The EU wants to streamline military movements across the bloc and make infrastructure more suitable for military use. The plan has been dubbed a "military Schengen," a reference to Europe's passport-free travel zone.
The European Union unveiled plans on Wednesday to lower barriers for moving military equipment and troops across Europe amid rising concern of Russian aggression.
The 28-member bloc has sought to better integrate defense capabilities and capacities with a vision towards creating a European Defense Union by 2025 and meeting NATO priorities for swift military movements.
The European Commission proposal calls for identifying rail and road routes suitable for military transport and upgrading existing infrastructure, for example by ensuring the height or the weight capacity of bridges can handle tanks and heavy military equipment.
Another part of the EU executive's plan wants to evaluate options to streamline border checks to speed up the transport of military hardware, dangerous goods and personnel across borders.
"By facilitating military mobility within the EU, we can be more effective in preventing crises, more efficient in deploying our missions, and quicker in reacting when challenges arise," said EU foreign policy chief Federica Mogherini.
EU Commissioner for Transport Violeta Bulc said the objective is to make sure military needs are taken into consideration when developing infrastructure projects.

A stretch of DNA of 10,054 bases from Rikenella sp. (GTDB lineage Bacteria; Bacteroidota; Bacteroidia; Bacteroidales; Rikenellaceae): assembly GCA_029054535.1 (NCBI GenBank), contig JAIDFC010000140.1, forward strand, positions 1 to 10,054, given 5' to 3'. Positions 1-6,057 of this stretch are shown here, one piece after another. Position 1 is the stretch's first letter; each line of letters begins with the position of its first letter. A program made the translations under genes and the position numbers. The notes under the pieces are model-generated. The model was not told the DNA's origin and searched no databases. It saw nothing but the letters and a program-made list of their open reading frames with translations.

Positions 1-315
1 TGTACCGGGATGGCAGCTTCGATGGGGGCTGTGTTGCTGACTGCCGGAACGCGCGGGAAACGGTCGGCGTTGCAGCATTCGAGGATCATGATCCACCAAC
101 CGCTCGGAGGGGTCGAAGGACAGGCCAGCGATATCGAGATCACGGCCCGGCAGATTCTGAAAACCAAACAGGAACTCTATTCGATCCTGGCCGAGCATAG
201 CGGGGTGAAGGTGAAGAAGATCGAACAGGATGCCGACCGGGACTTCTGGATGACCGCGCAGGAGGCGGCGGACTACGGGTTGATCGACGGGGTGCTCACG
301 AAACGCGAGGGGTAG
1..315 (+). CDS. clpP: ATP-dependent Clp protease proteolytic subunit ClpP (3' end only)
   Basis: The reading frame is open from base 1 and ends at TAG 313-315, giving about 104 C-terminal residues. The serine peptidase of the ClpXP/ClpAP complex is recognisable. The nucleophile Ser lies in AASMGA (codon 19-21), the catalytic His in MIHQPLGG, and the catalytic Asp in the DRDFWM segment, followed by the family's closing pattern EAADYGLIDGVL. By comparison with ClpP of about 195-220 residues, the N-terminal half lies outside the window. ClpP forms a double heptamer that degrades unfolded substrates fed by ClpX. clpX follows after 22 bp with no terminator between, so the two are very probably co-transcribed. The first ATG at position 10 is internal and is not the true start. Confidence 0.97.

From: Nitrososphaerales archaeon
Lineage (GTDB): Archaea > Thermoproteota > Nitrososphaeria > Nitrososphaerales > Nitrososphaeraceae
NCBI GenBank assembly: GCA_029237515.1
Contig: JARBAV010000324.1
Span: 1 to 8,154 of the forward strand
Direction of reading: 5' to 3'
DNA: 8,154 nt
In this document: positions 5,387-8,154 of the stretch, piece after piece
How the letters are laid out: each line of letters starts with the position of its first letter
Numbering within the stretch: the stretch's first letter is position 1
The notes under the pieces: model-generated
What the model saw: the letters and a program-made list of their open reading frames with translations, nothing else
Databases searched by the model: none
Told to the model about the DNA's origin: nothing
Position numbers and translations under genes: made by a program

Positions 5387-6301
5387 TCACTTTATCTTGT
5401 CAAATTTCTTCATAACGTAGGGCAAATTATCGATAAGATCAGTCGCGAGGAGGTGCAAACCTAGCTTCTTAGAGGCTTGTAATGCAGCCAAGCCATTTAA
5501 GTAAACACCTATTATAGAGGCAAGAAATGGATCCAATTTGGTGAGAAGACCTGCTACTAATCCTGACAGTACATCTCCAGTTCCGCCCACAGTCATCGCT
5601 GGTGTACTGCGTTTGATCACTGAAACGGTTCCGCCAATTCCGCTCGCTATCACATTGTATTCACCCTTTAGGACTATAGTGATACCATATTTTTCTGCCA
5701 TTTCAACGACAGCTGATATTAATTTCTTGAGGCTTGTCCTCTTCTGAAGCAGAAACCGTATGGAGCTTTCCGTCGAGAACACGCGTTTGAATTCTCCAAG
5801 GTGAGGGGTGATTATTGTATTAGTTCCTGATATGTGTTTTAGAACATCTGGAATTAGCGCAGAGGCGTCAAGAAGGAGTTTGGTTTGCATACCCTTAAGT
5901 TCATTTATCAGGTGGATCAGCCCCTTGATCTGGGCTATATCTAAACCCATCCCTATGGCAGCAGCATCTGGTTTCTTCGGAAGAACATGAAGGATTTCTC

"This means a more efficient use of public money and a better-equipped transport network, ensuring a quick and seamless mobility across the continent. This is a matter of collective security," she said.
The European Commission plan must now be approved by EU governments and reviewed by the European Parliament. The first part of the action plan is expected to be carried out in the coming months and a first progress report delivered in summer 2019.
A confidential NATO report last year questioned the alliance's ability to defend against a Russian attack, citing a smaller command structure since the end of the Cold War and logistical difficulties on the alliance's eastern flank.
NATO is planning to establish a new logistics command to move troops and equipment more quickly across Europe in any possible conflict. A second command is planned to be set up to ensure mobility in North Atlantic shipping lanes. The European Commission said the action plan compliments rather than competes with NATO.